10. Nick Bellore, ILB, Central Michigan (56)
Bellore is limited in coverage and as a pass-rusher but has the size, smarts, motor and toughness to develop into an effective two-down run-stopper and contributor on special teams.
11. Zach Hurd, G, Connecticut (56)
Hurd has good size (6-6¾, 316), strength and long arms, plus the natural ability and toughness to develop into a quality backup guard in the NFL.
12. Ricardo Lockette, WR, Fort Valley State (56)
Lockette is a well-traveled, unpolished prospect with limited football experience, but he has the size and raw talent to become a solid fourth or fifth receiver, given enough time and coaching.
13. Scott Lutrus, OLB, Connecticut (54)
Lutrus comes with durability concerns but showed well at the NFL combine and has the speed, toughness and smarts to provide depth on the strong side for a base 4-3 defense.
14. Dane Sanzenbacher, WR, Ohio State (54)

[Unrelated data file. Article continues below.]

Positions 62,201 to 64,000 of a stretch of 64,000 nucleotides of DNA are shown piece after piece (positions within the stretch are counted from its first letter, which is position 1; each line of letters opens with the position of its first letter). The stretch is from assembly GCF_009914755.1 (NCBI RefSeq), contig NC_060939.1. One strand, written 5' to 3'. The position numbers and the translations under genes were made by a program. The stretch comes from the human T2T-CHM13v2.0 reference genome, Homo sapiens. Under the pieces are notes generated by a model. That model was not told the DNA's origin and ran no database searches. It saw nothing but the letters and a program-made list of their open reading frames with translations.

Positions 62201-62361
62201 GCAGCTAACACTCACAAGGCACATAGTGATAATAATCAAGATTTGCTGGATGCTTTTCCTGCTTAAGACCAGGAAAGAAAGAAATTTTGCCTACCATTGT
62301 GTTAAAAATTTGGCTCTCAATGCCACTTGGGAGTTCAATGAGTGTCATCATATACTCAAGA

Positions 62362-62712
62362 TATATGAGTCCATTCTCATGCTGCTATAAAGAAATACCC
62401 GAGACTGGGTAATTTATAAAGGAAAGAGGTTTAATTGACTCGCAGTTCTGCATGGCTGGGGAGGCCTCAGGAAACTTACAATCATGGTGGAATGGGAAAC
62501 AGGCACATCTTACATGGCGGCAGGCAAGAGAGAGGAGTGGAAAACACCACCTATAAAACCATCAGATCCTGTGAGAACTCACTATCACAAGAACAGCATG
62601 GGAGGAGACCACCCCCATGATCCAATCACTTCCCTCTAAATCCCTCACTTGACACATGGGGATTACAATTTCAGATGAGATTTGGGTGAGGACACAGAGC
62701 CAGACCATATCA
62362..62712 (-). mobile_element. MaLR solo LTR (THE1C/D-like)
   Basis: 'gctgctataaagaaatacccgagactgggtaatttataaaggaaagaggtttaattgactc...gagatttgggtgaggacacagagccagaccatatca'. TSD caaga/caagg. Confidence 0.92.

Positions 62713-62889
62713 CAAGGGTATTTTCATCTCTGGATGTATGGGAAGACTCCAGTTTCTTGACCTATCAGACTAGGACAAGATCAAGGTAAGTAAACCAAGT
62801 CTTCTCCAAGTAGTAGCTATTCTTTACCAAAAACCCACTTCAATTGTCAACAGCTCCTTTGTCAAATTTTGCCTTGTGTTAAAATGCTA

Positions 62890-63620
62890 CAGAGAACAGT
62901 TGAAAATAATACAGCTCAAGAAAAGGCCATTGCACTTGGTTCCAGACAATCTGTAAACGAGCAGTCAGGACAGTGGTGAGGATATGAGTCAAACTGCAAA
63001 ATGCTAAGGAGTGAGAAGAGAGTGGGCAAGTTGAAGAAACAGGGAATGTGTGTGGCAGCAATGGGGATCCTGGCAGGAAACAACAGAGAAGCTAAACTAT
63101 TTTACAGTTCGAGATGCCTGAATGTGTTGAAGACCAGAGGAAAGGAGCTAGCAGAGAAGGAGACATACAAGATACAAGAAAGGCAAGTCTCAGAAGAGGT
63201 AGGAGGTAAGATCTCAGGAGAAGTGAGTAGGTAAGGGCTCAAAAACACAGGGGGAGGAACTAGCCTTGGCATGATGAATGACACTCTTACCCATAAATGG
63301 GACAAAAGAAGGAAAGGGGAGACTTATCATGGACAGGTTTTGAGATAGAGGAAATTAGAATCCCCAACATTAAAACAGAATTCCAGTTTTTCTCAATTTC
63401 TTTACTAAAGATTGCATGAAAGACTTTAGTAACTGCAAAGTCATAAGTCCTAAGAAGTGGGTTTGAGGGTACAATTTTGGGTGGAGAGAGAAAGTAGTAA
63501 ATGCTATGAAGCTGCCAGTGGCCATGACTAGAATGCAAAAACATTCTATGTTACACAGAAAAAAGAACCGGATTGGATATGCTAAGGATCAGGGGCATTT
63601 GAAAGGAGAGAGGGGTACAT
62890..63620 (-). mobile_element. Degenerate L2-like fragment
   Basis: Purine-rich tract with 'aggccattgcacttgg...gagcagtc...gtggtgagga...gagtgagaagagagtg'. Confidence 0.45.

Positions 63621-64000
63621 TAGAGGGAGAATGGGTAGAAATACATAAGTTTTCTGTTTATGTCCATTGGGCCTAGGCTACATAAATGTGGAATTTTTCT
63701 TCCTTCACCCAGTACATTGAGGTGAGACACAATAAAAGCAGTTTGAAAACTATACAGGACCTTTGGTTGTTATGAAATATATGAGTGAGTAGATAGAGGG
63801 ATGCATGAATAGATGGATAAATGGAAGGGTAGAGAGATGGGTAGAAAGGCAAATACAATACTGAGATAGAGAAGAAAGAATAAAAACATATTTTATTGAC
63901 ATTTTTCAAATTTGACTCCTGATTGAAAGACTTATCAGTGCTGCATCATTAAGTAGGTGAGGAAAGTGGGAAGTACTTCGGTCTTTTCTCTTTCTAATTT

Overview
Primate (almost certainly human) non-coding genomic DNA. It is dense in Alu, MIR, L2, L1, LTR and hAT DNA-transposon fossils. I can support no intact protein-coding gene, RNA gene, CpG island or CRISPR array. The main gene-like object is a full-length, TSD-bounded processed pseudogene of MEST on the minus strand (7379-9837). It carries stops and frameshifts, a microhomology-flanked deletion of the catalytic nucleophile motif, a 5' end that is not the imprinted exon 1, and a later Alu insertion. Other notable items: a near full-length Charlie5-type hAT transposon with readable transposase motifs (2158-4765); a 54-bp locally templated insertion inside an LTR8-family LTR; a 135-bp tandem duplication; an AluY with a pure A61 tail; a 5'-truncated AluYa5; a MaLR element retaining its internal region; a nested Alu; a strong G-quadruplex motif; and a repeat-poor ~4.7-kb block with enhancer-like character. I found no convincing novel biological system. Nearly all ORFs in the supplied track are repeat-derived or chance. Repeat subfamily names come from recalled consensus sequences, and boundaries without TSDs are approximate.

Sanzenbacher is undersized (5-11⅜, 182) and lacks the speed to threaten vertically in the NFL, but he shows the quickness, hand-eye coordination and competitiveness to contribute as a sub-package slot receiver and help on special teams.
15. Orie Lemon, ILB, Oklahoma State (52)
Lemon has a good combination of size (6-0¾, 242), strength and closing burst to fit nicely as a two-down strongside inside linebacker for a 3-4 defense.
16. Willie Smith, OT, East Carolina (52)
Smith has the frame (6-5⅜, 310) and athletic ability to develop into an effective reserve tackle, though he needs to get stronger and improve his technique under the direction of NFL coaching.